Despite statements in Moscow and promises from President Vladimir Putin that mobilization will end soon, it will keep going for a long time. This week, Putin declared martial law in the occupied regions of Ukraine and placed Russia’s regions on heightened alert. This gives the authorities in those regions extensive rights to limit citizens’ rights and mobilize the economy. Unsurprisingly, the thousands of Russians who left the country after mobilization was declared on Sept. 21 are not rushing to return.
At the start of the week, Moscow Mayor Sergei Sobyanin announced the end of mobilization in the Russian capital. Moscow region Governor Andrei Borobyov followed suit, and the leaders of dozens of Russian regions have made similar statements. However, lawyers say that these proclamations offer no guarantee that mobilization is actually over. The mobilization that Putin announced can only be halted by the president himself. But when exactly that will be formally written into law remains unknown. Sources from the independent Meduza news website linked the abrupt end to mobilization in Moscow and the Moscow region with public dissatisfaction toward the authorities’ behavior.
However, calming the population in Russia’s big cities is clearly not the main task. Within just two days of the announcements that mobilization was over for Moscow and its surrounding region, Putin imposed martial law in the occupied territories of Ukraine that Russia says it has annexed. All other Russian regions are under various “response regimes.” In regions bordering the occupied territories, this is the “medium level.” In Russia’s Central Federal District, which includes Moscow, a “high-alert regime” is in force. The rest of the country is at the “basic” level, but they are also under an increased readiness.
What do these regimes mean?
The authorities in the regions bordering Ukraine now have the right to restrict entry and exit from their territories and limit movement within them. They can temporarily relocate residents to safer areas and have “the authority to lead mobilization measures in the economic sphere.” The authorities in central Russia have similar powers, but without economic mobilization or restrictions on movement. In every region, without exception, governors are setting up operational headquarters with the backing of the security agencies. This can make binding decisions on behalf of the regional executive. Separately, Prime Minister Mikhail Mishustin’s government formed a coordination center that will be responsible for quickly boosting military production and improving supplies to the Armed Forces, both of which can require businesses’ support.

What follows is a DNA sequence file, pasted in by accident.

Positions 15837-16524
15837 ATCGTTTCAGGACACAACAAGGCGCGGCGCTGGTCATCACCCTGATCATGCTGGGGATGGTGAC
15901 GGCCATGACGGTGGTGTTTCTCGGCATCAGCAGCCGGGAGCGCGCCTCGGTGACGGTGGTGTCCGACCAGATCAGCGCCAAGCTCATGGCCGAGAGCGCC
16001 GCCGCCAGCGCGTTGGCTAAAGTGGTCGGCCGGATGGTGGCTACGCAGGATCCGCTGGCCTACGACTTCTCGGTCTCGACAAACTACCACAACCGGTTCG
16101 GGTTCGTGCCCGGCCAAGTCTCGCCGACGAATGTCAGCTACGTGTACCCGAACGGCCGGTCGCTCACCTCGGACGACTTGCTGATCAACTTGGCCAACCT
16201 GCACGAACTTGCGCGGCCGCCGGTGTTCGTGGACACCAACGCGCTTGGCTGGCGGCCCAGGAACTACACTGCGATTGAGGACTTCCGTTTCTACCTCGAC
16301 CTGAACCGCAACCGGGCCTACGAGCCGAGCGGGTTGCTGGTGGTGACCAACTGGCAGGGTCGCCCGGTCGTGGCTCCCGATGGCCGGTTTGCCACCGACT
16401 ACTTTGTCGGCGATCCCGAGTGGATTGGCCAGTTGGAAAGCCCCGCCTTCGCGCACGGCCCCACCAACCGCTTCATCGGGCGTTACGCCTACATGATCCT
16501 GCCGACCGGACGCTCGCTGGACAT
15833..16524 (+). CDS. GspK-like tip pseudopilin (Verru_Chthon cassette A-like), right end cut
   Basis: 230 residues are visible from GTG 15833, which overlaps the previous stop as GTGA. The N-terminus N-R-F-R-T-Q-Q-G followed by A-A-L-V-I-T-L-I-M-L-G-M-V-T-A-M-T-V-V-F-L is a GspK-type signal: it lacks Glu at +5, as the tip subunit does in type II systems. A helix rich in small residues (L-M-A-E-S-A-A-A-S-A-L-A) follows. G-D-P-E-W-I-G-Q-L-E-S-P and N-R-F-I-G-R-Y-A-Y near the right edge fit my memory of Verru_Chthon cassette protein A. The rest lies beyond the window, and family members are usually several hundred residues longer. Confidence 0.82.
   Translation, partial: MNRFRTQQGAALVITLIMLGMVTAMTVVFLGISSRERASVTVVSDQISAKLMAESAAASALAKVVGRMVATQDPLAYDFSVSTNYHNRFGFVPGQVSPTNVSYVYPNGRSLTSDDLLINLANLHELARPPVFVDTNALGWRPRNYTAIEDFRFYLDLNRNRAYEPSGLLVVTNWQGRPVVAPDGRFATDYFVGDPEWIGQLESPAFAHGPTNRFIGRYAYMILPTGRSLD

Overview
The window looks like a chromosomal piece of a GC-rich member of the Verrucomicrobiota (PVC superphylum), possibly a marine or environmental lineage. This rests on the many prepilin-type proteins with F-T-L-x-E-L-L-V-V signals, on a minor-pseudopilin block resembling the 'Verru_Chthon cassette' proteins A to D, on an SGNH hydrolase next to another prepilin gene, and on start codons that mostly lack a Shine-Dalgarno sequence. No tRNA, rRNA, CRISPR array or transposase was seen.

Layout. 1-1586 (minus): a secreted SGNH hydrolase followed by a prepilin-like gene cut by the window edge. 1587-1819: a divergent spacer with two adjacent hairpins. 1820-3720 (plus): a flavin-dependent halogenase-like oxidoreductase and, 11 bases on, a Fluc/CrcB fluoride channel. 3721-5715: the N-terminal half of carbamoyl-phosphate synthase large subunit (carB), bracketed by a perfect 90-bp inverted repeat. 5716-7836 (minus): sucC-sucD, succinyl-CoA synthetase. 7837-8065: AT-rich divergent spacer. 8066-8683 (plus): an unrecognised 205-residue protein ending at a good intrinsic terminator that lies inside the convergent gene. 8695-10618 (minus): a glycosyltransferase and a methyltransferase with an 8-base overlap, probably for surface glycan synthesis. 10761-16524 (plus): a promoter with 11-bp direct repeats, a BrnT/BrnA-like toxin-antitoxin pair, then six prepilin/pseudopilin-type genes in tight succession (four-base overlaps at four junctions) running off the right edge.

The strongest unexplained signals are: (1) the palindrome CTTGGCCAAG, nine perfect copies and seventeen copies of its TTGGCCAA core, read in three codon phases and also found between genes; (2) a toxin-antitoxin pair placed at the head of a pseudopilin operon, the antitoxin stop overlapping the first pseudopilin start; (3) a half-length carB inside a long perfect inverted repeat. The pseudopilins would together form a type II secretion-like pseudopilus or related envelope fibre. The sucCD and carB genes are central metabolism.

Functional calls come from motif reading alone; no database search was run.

Nominally, Putin’s orders on creating new bodies and alert regimes changes little. Martial law has effectively been in place for some time in the occupied territories. In Russia’s regions, local leaders already govern with an eye on security factors beyond their control. Right now, nobody is going to try to exercise the new powers provided by the “special regimes.” However, this order makes it theoretically possible to impose the most severe regimes in any or all Russian regions. Additionally, Putin’s decisions send a clear signal throughout the power vertical that the country’s governance is being put on a military footing.
Against this backdrop, there is no sign that the thousands of people who left Russia are hurrying home: there are almost no signs of packed flights into Moscow from abroad, and no sign of increased bookings for passengers with pets (many of those who left Russia took their animals with them, causing a surge of bookings after the start of the war in February and again when mobilization was announced in September).
Those who left automatically ceased to be consumers in the Russian economy. A significant majority also left the workforce. The first weeks of this new wave of emigration showed that remote working would not be an option for many, even if they had been able to work from home during the pandemic. For example, state banks have delivered an ultimatum to their staff that they must either return to Russia or quit their jobs: working remotely from abroad is expressly prohibited in their contracts, The Bell learned this week.
This emigration leads to a shortage of personnel, which in turn threatens to reduce GDP. According to economist Vladimir Gimpelson, mobilizing just 300,000 people represents a loss of about 0.5% of the entire workforce. Based on the conditional assumption that all employees make a roughly equal contribution to GDP, that could represent about 0.5% of Russia’s GDP. Emigration could significantly increase that figure.
Additionally, in the month after the mobilization announcement, Russians almost met a 14-year-old record for bank withdrawals. From Sep. 21 to Oct. 20, withdrawals totaled 959 billion rubles (in February 2022 it was 1.2 trillion). This makes a new rate hike more likely, which would also impact the pace of economic growth.
Why the world should care
It has been a long time since anybody doubted that the war, and the wartime economy, are here to stay. Now the Kremlin is beginning to make it official. During the winter, we expect to see how this ‘military footing’ will change the direction of the economy as the state begins intense preparations for the next stage of its war.